Matched pair of Boss 20 gauge sidelock ejector game guns
These 20 gauges have 2 ½-inch chambers and single triggers. They were made in 1959-1960 during the time Boss was moving from one location in London to another, so one gun’s barrels are marked “Cork Street” while the others are marked “Albemarle Street.” The guns come from the collection of noted firearms authority Ned Schwing.
Estimate: $65,000 to $85,000.
Heinrich Himmler’s Merkel 201E.
One of history’s notorious monsters received this O/U with three sets of barrels as a 41st birthday gift from members of the Nazi SS high command. It has 8x57JR barrels, 16 gauge barrels and a combination 8x57JR/16 gauge barrel. It comes with two scopes and a hard case. The gun’s provenance is verified by original Merkel factory orders.
Joe DiMaggio’s Winchester Model 21
Police captain Joseph Cocozza had this Model 21 engraved by a Newark jeweler and presented it to the famous Yankee player at dinner at one of DiMaggio’s favorite Italian restaurants to commemorate his record hitting streak. Says Julia’s Wes Dillon: “A gun like this, which belonged to a beloved figure, will probably sell for more than the Himmler or Hoover guns.”
Winchester Model 21
Made in 1947 for Paul Helms of Los Angeles (Helms bakery was the “official baker for the 1932 Olympics”) this handsome 20 gauge two-barrel set was engraved by John Ulrich in Winchester’s No. 6 style. It comes in a fitted luggage case.
Parker A-1 Special trap gun
According to the book “The Parker Story,” only four A-1 special trap guns were ever made. This gun is a later Ilion, NY-made Parker from 1941 after Remington bought the company.
28 Gauge Browning Superposed Grade IV Superlite
This is a very rare configuration of the Superposed (around 20 made) and it has gold-inlaid engraving signed by C. Baerten. The Belgian-made gun has highly figured walnut and a Browning leatherette case.
Holland and Holland Royal hammerless sidelock ejector
Made on the eve of the Great War in 1913, this classic sidelock .375 double made by Holland and Holland was refurbished and rebarreled at the factory in 1934. It comes with a case and all records.
Estimate: $37,500 – 47,500
Winchester Model 1886
This gold inlaid takedown model 1886 Winchester has been on loan to the Cody Firearms Museum for 26 years and is now on the market. Chambered for .33 WCF, it was engraved with moose and deer by John Ulrich and has acorns and oak leaves carved in the stock.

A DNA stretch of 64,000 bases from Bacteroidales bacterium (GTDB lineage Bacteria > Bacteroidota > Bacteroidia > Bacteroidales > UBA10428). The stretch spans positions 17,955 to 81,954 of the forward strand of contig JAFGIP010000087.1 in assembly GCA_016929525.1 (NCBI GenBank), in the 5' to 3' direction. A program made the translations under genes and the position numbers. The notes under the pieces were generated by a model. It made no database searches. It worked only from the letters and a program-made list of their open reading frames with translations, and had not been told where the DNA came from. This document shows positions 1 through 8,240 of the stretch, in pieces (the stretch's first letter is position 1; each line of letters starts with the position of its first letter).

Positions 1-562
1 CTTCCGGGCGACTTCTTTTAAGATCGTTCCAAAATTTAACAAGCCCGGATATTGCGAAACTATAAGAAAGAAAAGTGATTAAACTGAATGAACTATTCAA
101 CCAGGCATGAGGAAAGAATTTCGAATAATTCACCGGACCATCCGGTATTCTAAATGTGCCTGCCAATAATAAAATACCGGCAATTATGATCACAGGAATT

S&W Model 19 Combat Magnum
Engraved by master Alvin White, this S&W revolver was presented to FBI director J. Edgar Hoover by gun collector Bill Sweet in 1958. Engraving includes a gold inlay of Hoover on one side with red, white and blue ruby, diamond and safire bar underneath. The FBI seal is inlaid in gold and silver on other side. Copies of the original factory invoice and a photo of Sweet presenting the revolver to Hoover accompany the piece.
Model 1893 Marlin
This takedown .30-30 has beautiful engravings of a stag and a grizzly. It also has a bird’s eye maple stock, which was available as an option but was rarely chosen. It’s a very unusual example and a striking gun.
Frederick Sell Flintlock
Frederick Sell was one of Pennsylvania’s great long rifle makers and this is a fine example of his work. The full-curly-maple stocked flintlock has several silver inlays as well as an ornate patchbox and a silver oval cheekpiece. _
Adam Ernst Flintlock Rifle
This rifle, made by Adam Ernst of York County, Pennsylvania, also bears the initials “F.S.” indicating master Frederick Sell also worked on it. The curly maple stock has many inlays, including a “man in the moon” typical of Ernst’s work.
Lot 1139 **
Ernest Hemingway’s Westley Richards Double Rifle**
Hemingway took this massive single-trigger Westley Richards .577 Nitro side by side on at least two safaris, where he shot a lion, a rhino and possibly a buffalo with it. He also planned to hunt U-Boats with it during WWII.
SOLD – March, 2011: $339,250
Rigby sidelock ejector double rifle
Engraved by Ken Hunt, this rifle came from the collection of Guns and Ammo founder Robert E. Petersen.
SOLD – March 2011: $80,500
Pair of Purdey 28 gauges
This pair of light shotguns have game scenes engraved on them and comes with a fitted case.
SOLD – March 2011: $115,000
Model 1873 Winchester
This rifle has a mounted buffalo hunter engraved on one side, a hunter doubling on elk on the other, and is signed on both sides by engraver John Ulrich. The rifle was made in the 1880s for Robert H. Coleman, one of the richest men in Gilded Age America.
SOLD – March 2011: $391,000
John Small flintlock